Jun 18, 2019 | Updated: 05:32 PM EDT

Oxalic acid from captured carbon dioxide: a new process

Feb 23, 2019 10:49 AM EST

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Oxalic acid
(Photo : Pixabay)

Michigan Technological University scientists discovered a method in capturing carbon dioxide and converting it to oxalic acid. 

S. Komar Kawatra, lead researcher and professor of chemical engineering at the said university, together with Ph.D. students Sriram Valluri and Victor Claremboux, and undergraduate Sam Root, designed a carbon dioxide scrubber. 

Industries use oxalic acid in leaching rare earth elements from bodies of ore. Some of the uses of these rare elements include in producing mobile phones. China is the main producer of rare earth metals in the world. The United States does not produce. With this innovation, rare earth metals can be extracted in the United States domestically. 

What happens during the process

The carbon dioxide scrubber was installed at the Michigan Tech steam plant where the real flue gas is tested.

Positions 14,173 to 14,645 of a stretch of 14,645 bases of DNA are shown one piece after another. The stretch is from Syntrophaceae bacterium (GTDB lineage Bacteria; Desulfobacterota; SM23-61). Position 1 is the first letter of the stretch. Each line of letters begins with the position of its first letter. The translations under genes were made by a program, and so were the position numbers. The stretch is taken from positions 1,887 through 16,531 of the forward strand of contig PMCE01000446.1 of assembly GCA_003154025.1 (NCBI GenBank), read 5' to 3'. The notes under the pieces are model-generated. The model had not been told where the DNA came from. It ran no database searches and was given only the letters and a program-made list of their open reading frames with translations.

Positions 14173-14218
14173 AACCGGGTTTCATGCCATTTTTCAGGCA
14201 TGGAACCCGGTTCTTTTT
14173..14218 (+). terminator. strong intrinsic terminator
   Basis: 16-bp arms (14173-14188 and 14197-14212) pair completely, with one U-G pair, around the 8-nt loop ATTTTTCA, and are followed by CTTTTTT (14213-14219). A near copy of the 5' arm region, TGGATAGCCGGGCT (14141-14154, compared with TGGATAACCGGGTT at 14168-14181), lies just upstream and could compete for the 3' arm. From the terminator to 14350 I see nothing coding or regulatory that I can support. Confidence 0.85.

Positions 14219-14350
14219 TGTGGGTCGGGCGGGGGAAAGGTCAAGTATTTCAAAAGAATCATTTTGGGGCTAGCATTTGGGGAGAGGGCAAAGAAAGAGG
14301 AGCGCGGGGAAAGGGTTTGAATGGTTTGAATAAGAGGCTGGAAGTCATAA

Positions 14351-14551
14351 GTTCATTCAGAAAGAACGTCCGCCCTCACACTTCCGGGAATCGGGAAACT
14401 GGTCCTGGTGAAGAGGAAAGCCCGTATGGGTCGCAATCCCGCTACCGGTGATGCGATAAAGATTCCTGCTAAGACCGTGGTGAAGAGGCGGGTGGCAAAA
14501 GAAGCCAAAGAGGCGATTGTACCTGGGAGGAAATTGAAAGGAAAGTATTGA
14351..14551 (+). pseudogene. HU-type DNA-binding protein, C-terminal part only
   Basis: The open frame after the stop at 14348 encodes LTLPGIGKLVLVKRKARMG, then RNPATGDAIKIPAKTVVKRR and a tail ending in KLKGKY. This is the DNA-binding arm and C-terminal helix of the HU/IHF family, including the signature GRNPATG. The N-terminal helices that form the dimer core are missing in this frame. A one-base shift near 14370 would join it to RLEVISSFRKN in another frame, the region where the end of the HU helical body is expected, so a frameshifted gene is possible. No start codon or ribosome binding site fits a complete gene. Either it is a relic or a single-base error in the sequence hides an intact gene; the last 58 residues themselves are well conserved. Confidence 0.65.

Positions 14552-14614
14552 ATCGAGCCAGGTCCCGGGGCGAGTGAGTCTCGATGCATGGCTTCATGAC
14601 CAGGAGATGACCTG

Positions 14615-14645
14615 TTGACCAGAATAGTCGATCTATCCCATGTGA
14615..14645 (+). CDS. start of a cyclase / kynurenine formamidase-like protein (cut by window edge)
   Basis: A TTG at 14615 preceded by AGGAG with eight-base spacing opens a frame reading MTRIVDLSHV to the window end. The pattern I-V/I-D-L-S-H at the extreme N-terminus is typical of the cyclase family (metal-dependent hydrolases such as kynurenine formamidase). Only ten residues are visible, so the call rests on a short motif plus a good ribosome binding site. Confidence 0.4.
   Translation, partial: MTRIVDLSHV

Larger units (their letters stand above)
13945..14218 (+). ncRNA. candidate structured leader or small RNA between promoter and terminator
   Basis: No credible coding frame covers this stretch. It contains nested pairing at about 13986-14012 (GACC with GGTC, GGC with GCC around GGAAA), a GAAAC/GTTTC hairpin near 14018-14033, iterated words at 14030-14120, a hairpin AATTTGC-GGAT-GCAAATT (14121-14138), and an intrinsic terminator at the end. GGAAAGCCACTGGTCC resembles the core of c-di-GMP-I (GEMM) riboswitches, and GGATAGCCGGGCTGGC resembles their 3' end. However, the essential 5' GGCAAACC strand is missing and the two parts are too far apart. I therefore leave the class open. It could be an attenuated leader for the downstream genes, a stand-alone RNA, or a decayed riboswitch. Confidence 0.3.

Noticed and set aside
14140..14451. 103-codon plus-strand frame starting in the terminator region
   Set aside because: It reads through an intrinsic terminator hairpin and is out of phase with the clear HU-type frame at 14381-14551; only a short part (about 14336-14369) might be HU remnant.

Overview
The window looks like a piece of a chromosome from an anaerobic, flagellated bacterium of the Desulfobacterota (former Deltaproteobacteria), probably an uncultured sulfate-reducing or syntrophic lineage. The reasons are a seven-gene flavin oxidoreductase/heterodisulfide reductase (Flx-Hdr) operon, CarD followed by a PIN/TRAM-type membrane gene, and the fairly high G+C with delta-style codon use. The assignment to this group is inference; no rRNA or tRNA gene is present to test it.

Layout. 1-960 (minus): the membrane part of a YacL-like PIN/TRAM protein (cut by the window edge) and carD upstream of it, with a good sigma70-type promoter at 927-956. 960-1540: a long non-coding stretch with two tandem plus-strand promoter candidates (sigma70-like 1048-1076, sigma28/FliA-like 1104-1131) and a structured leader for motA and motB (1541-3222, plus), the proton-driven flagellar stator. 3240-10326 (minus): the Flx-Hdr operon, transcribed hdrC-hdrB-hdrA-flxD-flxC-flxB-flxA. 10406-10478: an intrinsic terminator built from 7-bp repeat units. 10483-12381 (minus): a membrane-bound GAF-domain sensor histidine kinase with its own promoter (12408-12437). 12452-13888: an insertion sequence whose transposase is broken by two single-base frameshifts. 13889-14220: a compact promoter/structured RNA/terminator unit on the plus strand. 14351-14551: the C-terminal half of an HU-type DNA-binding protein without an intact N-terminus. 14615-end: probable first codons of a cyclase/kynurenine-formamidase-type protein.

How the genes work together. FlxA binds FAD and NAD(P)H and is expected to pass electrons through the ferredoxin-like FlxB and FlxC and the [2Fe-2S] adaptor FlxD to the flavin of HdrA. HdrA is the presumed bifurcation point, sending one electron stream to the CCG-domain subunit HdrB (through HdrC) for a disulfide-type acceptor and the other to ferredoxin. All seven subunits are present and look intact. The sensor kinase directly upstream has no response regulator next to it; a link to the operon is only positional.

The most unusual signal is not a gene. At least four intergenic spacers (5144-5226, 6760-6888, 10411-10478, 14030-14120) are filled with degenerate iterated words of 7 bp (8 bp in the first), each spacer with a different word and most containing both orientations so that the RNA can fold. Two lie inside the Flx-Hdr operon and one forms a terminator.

Flue gas produced by the steam plant contains eight percent carbon dioxide. The team's goal is to reduce emissions below two percent. The carbon dioxide scrubber was able to reduce it down to four percent. 

"Below two percent, we are happy," Kawatra said. "Below one percent, we will be very happy."

The team believes it is possible since they have brought the emission to zero percent in the laboratory. 

A sample stream of flue gas comes from the main exhaust line of the boiler which flows out of the burner at 300 to 350 degrees Fahrenheit. A filter compresses the sample and removes the particle. This sample cools down in the cooling unit before proceeding to the bottom of the scrubbing column. 

Carbon dioxide removal

A scrubbing column that is 11 feet high is pumped with a sodium carbonate solution. The column serves as the pathway of the flue gas. Soda ash or sodium carbonate removes carbon dioxide as the gas moves toward the top. The team constantly monitors the amount of carbon dioxide. 

"The biggest challenge is a fluctuating ratio of gases in the flue gas," Valluri said. Team member Root elaborates, "You need a cascade control system that measures the carbon dioxide and manipulates the amount of scrubbing solution accordingly."

"Our next challenges are, how much can we scale the scrubber up and what can we use the carbon dioxide for," Valluri says. This is related to the team's other research studies involving carbon dioxide conversion to useful by-products. 

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